Enigmatic Object from the Central Sahara


This is an isolated Y-shaped flint object (51 x 46 mm) from the central Sahara, part of a Belgian Collection assembled during the 1930 ies. H. Breuil described these instruments as a special form of a double, or more often triple notch-more or less in the form of a T or Y made on flint or quartzite. He suggested that they were part of the local “Mostero-Aterien”. Breuil liked such analogies-the piece reminded him on peculates from the local MSA.

It has been suggested, that the functional important parts of such artifacts, if interpreted as utilitarian objects, are undoubtedly constituted by the the deep notches which are carefully retouched. Therefore their functional classification as scrapers, first proposed by M. Nougier, seems plausible. It is very likely that we are dealing with a combined tool, a sort of a trifacial scraper for various purposes  which in no way precludes  their use for other purposes.

Some rare observations indicate that “pieces en forme de “T”  from the Sahara belong to an MSA context.  They have indeed found as isolated pieces in Aterian contextes, but others researchers argue, that they were found in much larger quantities among Neolithic surface material of the central and northern Sahara. In the valley of the Guir for example, Paul Fitte discovered a large quantity of T or Y artifacts owning an extraordinary freshness. Fitte suggested, that they  could be relatively recent, neolithic, or post-Neolithic. In addition, to my knowledge, T or Y forms are totally absent in stratigraphic intact MSA / Aterian deposits of the Maghreb and the pre-Saharan zone. Anyhow, pieces with similar morphology sometimes appeared during the late Neolithic of M/W- France (Fig. 4).

It can even not be excluded that such artifacts were reworked Aterian tools, produced during late prehistoric or early historic times. Even  the speculation about their use as “jouets chameau” , which referres to the observation, that similar pieces, made from flint, were used as toys by Tuareg children is not wholly impossible.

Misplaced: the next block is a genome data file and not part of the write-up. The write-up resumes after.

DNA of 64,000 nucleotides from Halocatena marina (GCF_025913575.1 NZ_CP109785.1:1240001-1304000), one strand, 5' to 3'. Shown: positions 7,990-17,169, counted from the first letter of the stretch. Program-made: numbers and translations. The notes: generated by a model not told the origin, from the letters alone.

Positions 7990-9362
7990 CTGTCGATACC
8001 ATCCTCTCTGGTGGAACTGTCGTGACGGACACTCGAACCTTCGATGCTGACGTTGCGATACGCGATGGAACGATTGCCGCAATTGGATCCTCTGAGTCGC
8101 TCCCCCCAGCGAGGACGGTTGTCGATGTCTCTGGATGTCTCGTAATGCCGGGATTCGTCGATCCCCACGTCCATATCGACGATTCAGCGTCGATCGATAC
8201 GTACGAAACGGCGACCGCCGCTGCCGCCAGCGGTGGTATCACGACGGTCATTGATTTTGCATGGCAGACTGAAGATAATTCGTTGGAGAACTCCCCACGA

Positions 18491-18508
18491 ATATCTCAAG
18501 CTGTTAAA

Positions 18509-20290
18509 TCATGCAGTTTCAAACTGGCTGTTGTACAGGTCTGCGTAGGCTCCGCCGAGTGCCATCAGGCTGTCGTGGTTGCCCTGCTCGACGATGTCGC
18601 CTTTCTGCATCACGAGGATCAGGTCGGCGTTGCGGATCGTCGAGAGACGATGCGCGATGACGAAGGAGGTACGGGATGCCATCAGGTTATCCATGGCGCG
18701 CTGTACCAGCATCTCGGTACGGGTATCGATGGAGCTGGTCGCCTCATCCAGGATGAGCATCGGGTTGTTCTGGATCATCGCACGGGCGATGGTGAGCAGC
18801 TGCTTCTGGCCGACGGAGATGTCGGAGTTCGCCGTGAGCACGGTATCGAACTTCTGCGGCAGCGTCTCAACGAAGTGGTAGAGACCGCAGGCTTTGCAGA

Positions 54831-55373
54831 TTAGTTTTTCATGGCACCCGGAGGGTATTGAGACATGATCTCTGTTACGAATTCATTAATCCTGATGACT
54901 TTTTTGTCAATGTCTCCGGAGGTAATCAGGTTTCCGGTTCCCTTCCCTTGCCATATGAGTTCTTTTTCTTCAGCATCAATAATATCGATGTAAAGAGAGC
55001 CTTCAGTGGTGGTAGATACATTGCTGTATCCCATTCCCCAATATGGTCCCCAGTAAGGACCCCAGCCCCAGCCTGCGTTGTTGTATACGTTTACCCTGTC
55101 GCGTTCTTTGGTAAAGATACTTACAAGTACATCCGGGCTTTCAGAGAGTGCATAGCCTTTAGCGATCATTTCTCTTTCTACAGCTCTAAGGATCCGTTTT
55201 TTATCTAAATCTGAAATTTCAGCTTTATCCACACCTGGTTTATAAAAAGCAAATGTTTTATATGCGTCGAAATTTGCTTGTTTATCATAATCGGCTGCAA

Suggested Reading:

P. Fitte: Etude d’une station d’objets en forme de T de la vallée moyenne de l’oued Guir (Sahara occidental). La Station 458. (via Persee).

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About Katzman

During my whole life I was fascinated by stone age artefacts. Not only the aesthetic qualities of these findings, but also the stories around them and the considerations arising from their discovery, are a part of my blog. Comments and contributions are allways welcome! About me: J.L. Katzman (Pseudonym). Born in Vienna. Left Austria in 1974 and did not regret. Studied Medicine and Prehistory at a German University. Member of a Medical Department at a German University. Copyright 2010-2017 by JLK. All Rights Reserved. You are welcome to use material in these posts so long as you cite the work.
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One Response to Enigmatic Object from the Central Sahara

  1. WL says:

    Ihr “Enigmatic Object” erinnerte mich sehr an manches Flint-Gerät, das ich hier in Bremen aus dem Weser-Schlick gezogen habe – ich hänge Ihnen Bilder des markantesten Objektes an… Neben dem ästhetischen Reiz, der Idealität einer Spiegel- bzw. Rotationssymmetrie, schienen mir die Dinger immer einen sehr praktischen Zweck gehabt zu haben: Die konkaven Grate sind wunderbar über Holzstecken oder Knochen zu ziehen…

    Schöne Grüße mit Dank für Ihren wunderbaren Blog,


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